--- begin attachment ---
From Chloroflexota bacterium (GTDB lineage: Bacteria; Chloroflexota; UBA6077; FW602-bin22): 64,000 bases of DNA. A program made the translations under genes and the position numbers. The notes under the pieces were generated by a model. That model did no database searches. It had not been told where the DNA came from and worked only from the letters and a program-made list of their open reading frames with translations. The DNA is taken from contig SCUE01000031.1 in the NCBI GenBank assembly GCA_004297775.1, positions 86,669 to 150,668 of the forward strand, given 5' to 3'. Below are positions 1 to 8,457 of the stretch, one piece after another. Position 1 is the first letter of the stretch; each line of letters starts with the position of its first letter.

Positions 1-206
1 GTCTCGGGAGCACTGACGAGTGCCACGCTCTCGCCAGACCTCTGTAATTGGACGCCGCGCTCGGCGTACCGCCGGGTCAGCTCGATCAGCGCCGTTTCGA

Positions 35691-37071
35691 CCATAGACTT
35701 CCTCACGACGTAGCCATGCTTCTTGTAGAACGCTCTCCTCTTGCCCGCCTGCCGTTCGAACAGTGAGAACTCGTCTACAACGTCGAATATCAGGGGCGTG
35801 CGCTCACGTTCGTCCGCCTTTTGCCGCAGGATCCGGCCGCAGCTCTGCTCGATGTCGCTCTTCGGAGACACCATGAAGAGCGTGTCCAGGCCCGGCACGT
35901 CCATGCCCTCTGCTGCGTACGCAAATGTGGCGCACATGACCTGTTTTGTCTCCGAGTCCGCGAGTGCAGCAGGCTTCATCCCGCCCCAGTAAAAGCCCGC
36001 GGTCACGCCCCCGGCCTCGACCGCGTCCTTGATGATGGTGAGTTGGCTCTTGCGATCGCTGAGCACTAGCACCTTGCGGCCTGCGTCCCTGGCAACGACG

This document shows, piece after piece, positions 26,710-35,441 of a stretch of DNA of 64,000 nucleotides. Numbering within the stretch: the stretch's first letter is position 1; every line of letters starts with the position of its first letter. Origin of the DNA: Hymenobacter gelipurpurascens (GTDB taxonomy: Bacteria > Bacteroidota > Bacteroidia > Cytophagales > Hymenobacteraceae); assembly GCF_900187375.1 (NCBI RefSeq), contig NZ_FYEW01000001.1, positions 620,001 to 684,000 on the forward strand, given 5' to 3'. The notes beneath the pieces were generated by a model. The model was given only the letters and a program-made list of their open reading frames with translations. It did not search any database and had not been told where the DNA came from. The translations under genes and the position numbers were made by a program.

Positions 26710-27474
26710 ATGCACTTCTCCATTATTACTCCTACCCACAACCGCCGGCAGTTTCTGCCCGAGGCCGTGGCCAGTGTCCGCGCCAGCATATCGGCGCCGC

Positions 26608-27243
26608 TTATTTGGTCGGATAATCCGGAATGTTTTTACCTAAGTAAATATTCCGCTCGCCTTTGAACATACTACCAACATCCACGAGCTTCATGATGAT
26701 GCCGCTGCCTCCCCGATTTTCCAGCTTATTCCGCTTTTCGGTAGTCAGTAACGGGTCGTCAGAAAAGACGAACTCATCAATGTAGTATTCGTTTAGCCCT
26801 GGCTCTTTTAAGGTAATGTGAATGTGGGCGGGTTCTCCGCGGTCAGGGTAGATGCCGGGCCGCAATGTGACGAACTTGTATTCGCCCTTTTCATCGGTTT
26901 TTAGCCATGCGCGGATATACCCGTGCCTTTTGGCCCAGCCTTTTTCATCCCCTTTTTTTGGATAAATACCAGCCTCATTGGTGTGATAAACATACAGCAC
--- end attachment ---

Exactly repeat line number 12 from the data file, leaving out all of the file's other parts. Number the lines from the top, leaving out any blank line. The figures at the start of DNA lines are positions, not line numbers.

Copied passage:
26710 ATGCACTTCTCCATTATTACTCCTACCCACAACCGCCGGCAGTTTCTGCCCGAGGCCGTGGCCAGTGTCCGCGCCAGCATATCGGCGCCGC